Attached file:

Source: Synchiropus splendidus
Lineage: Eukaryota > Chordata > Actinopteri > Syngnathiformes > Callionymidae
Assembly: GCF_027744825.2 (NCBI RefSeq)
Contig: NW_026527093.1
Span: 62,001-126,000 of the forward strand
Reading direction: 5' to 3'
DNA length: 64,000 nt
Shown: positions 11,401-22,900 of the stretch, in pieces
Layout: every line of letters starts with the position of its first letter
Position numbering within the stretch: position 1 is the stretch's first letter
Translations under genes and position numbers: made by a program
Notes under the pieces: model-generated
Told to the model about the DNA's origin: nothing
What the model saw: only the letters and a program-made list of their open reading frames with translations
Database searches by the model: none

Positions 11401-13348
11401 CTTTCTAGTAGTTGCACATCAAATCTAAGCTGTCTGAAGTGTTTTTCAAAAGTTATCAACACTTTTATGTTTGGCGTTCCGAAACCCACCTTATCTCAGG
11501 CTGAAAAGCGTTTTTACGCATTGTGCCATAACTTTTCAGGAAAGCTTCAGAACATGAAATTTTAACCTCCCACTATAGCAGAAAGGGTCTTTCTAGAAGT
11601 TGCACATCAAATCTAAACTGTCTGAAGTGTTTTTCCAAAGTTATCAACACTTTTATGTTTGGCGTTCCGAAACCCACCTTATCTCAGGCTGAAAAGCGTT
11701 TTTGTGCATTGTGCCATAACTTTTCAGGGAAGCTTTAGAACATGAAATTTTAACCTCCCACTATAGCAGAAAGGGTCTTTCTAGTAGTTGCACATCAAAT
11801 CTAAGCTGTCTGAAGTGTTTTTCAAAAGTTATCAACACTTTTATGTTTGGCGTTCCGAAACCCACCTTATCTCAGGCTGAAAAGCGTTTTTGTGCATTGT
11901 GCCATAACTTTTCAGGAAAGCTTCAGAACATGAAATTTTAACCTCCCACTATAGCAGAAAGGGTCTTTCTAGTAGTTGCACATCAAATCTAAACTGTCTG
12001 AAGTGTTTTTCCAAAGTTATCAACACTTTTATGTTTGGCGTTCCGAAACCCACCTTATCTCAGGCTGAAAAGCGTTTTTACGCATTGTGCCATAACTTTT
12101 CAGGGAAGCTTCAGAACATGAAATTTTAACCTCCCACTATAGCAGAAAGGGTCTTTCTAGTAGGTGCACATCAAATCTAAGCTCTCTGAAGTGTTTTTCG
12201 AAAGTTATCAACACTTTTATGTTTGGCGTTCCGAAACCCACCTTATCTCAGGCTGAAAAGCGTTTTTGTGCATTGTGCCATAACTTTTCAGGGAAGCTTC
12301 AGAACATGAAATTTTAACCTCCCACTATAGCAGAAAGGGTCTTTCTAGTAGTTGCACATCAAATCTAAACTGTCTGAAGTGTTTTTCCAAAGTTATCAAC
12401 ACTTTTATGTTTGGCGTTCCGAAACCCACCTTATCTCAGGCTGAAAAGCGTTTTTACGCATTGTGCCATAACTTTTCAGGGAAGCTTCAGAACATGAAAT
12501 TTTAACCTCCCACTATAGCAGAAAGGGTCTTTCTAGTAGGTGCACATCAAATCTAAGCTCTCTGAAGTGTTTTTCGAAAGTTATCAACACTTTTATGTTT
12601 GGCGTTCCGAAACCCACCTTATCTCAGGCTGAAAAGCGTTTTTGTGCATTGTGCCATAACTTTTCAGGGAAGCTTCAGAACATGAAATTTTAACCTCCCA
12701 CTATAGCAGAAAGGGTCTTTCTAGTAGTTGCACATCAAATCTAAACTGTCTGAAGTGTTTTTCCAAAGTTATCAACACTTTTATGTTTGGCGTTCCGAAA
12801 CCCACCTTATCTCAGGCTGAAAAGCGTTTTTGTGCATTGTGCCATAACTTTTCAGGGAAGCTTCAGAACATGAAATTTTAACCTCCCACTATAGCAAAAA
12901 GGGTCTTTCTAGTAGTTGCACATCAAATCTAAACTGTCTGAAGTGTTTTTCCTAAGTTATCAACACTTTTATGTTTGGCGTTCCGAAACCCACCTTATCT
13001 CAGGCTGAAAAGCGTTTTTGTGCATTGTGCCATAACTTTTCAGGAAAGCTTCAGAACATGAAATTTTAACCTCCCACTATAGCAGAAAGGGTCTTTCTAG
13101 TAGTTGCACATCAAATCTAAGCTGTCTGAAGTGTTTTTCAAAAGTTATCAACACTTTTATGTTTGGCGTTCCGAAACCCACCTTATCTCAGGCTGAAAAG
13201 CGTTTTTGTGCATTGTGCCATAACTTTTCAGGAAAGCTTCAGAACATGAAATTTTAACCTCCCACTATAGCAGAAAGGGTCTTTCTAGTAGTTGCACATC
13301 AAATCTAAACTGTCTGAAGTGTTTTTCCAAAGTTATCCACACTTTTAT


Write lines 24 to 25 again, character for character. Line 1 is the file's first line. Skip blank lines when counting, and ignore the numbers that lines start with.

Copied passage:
12101 CAGGGAAGCTTCAGAACATGAAATTTTAACCTCCCACTATAGCAGAAAGGGTCTTTCTAGTAGGTGCACATCAAATCTAAGCTCTCTGAAGTGTTTTTCG
12201 AAAGTTATCAACACTTTTATGTTTGGCGTTCCGAAACCCACCTTATCTCAGGCTGAAAAGCGTTTTTGTGCATTGTGCCATAACTTTTCAGGGAAGCTTC